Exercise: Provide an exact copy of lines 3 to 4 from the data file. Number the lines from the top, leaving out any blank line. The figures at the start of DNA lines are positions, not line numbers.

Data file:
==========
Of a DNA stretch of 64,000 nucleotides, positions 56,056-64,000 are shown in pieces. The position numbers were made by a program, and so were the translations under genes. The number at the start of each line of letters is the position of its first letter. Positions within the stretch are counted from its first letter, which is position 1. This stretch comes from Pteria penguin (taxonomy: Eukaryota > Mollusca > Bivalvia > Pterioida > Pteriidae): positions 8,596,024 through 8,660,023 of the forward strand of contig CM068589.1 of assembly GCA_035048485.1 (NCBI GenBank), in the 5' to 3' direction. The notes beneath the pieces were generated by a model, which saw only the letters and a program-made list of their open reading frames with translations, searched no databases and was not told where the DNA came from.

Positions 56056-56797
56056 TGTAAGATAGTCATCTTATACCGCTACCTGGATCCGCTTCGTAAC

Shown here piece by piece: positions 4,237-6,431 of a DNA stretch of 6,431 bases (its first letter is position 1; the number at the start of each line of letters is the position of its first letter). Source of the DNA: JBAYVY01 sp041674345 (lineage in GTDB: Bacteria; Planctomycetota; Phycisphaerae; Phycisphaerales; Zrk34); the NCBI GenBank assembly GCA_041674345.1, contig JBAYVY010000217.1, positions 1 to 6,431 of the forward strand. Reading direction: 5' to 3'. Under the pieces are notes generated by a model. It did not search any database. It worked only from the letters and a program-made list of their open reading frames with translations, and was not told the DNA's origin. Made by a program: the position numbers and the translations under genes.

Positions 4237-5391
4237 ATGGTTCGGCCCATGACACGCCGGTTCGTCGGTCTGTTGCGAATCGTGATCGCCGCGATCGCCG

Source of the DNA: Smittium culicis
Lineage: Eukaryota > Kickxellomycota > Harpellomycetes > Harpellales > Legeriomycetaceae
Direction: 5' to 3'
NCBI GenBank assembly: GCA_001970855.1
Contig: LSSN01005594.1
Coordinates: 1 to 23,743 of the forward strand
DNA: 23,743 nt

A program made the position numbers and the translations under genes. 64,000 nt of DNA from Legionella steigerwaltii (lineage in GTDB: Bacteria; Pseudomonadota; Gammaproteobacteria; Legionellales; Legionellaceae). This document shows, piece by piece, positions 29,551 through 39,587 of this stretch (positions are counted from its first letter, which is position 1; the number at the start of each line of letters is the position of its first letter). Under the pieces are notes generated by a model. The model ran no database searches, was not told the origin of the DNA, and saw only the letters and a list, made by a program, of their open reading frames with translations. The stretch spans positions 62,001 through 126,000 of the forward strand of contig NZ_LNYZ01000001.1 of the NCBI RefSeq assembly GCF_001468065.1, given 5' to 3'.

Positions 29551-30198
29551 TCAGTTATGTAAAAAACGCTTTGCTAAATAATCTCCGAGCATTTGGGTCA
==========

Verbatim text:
56056 TGTAAGATAGTCATCTTATACCGCTACCTGGATCCGCTTCGTAAC

Shown here piece by piece: positions 4,237-6,431 of a DNA stretch of 6,431 bases (its first letter is position 1; the number at the start of each line of letters is the position of its first letter). Source of the DNA: JBAYVY01 sp041674345 (lineage in GTDB: Bacteria; Planctomycetota; Phycisphaerae; Phycisphaerales; Zrk34); the NCBI GenBank assembly GCA_041674345.1, contig JBAYVY010000217.1, positions 1 to 6,431 of the forward strand. Reading direction: 5' to 3'. Under the pieces are notes generated by a model. It did not search any database. It worked only from the letters and a program-made list of their open reading frames with translations, and was not told the DNA's origin. Made by a program: the position numbers and the translations under genes.